Authors: Evatt Chirgwin, Dustin J Marshall, and Keyne Monro
Published in: Functional Ecology
Global warming may threaten fertility, which is a key component of individual fitness and vital for population persistence. For males, fertility relies on the ability of sperm to collide and fuse with eggs; consequently, sperm morphology is predicted to be a prime target of selection owing to its effects on male function.
In aquatic environments, warming will expose gametes of external fertilizers to the physiological effects of higher temperature and the physical effects of lower viscosity. However, the consequences of either effect for fertility, and for selection acting on sperm traits to maintain fertility, are poorly understood.
Here, we test how independent changes in water temperature and viscosity alter male fertility and selection on sperm morphology in an externally fertilizing marine tubeworm. To create five fertilization environments, we manipulate temperature to reflect current-day conditions (16.5 °C), projected near-term warming (21 °C) and projected long-term warming (25 °C), then adjust two more environments at 21 °C and 25 °C to the viscosity of environments at 16.5 °C and 21 °C, respectively. We then use a split-ejaculate design to measure the fertility of focal males, and selection on their sperm, in each environment.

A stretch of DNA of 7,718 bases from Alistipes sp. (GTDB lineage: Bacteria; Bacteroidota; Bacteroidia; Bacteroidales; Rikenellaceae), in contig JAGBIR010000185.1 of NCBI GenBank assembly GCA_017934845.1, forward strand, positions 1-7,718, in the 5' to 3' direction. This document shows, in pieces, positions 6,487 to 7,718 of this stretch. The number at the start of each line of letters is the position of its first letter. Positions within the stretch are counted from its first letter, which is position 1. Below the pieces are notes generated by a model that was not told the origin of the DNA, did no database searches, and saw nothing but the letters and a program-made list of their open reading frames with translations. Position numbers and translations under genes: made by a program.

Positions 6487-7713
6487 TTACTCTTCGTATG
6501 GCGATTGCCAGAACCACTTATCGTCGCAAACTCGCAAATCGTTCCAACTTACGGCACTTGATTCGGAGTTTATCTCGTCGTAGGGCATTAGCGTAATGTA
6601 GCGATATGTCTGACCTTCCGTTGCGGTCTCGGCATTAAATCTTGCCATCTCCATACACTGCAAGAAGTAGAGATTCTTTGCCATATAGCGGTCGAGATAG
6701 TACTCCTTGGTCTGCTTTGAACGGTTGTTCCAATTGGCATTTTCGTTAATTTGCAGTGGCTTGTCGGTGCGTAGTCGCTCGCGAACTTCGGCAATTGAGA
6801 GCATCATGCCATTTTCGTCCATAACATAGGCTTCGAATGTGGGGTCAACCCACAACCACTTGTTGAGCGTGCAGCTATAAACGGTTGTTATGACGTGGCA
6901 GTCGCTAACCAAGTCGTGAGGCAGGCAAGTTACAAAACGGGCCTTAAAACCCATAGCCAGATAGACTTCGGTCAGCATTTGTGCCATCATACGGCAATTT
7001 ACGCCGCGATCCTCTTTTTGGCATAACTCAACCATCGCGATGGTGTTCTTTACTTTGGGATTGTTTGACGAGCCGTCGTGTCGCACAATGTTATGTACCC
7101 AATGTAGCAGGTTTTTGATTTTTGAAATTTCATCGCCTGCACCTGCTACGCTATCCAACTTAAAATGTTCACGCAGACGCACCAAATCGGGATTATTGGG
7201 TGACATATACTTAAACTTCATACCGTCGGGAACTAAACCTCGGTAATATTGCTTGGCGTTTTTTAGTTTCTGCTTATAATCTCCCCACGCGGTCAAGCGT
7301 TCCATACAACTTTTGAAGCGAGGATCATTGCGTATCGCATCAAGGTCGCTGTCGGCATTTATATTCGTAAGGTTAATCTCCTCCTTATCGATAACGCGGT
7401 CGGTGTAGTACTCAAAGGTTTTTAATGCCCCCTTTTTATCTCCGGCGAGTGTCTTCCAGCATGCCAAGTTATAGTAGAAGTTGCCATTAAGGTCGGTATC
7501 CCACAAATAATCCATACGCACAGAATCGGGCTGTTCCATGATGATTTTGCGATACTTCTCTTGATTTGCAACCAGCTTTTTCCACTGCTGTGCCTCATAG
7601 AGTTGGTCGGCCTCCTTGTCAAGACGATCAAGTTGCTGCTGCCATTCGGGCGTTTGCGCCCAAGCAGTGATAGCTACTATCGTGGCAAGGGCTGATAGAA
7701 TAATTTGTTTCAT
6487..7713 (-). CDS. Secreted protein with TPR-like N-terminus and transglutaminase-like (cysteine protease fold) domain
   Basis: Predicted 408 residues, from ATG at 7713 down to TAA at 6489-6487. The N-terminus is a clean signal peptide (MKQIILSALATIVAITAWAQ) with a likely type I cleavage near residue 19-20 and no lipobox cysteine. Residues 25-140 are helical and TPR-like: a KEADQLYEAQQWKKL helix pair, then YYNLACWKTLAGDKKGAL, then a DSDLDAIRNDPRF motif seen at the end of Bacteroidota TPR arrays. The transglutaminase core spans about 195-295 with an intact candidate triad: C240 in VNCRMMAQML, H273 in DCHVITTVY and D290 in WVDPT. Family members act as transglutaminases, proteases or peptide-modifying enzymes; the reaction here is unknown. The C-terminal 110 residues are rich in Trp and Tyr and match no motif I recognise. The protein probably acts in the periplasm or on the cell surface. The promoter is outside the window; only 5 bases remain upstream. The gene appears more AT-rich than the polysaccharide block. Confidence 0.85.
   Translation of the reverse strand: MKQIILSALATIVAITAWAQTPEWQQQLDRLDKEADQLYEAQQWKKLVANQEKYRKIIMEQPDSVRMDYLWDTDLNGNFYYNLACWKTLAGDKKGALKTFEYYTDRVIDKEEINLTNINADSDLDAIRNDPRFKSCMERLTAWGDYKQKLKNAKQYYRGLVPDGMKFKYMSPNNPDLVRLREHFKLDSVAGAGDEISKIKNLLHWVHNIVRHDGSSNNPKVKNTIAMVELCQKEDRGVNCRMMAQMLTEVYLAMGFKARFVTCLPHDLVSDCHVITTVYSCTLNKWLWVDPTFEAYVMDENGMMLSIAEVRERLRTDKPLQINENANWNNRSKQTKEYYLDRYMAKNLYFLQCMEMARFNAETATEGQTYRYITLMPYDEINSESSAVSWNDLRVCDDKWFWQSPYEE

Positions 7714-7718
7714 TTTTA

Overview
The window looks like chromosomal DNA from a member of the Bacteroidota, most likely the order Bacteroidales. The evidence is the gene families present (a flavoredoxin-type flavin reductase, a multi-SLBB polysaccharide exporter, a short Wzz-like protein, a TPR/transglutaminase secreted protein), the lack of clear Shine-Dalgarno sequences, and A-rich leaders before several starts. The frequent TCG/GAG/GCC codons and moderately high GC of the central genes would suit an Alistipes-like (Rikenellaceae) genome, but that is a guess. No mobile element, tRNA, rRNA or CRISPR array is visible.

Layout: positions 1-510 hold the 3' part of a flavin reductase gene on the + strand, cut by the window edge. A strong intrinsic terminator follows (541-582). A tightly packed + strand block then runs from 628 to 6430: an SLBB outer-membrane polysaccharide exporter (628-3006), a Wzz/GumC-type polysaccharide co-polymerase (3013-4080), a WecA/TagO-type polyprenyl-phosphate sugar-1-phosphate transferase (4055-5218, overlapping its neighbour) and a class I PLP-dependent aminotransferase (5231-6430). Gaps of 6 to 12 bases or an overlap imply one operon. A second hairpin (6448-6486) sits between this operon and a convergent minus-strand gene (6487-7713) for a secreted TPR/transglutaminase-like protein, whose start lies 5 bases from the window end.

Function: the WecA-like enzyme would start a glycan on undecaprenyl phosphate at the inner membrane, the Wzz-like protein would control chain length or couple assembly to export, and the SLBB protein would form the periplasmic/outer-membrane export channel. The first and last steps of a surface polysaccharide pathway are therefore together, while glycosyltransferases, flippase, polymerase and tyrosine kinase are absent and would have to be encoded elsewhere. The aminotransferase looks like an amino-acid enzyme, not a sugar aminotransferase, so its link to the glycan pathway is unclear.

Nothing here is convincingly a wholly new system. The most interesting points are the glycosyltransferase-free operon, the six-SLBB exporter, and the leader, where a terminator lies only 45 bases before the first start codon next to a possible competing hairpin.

Projected changes in temperature and viscosity act independently to reduce male fertility, but act jointly to alter selection on sperm morphology. Specifically, environments resulting from projected warming alter selection on the sperm midpiece in ways that suggest shifts in the energetic challenges of functioning under stressful conditions. Selection also targets sperm head dimensions and tail length, irrespective of environment.
We provide the first evidence that projected changes in ocean temperature and viscosity will not only impact the fertility of marine external fertilizers, but expose their gametes to novel selection pressures that may drive them to adapt in response if gamete phenotypes are sufficiently heritable.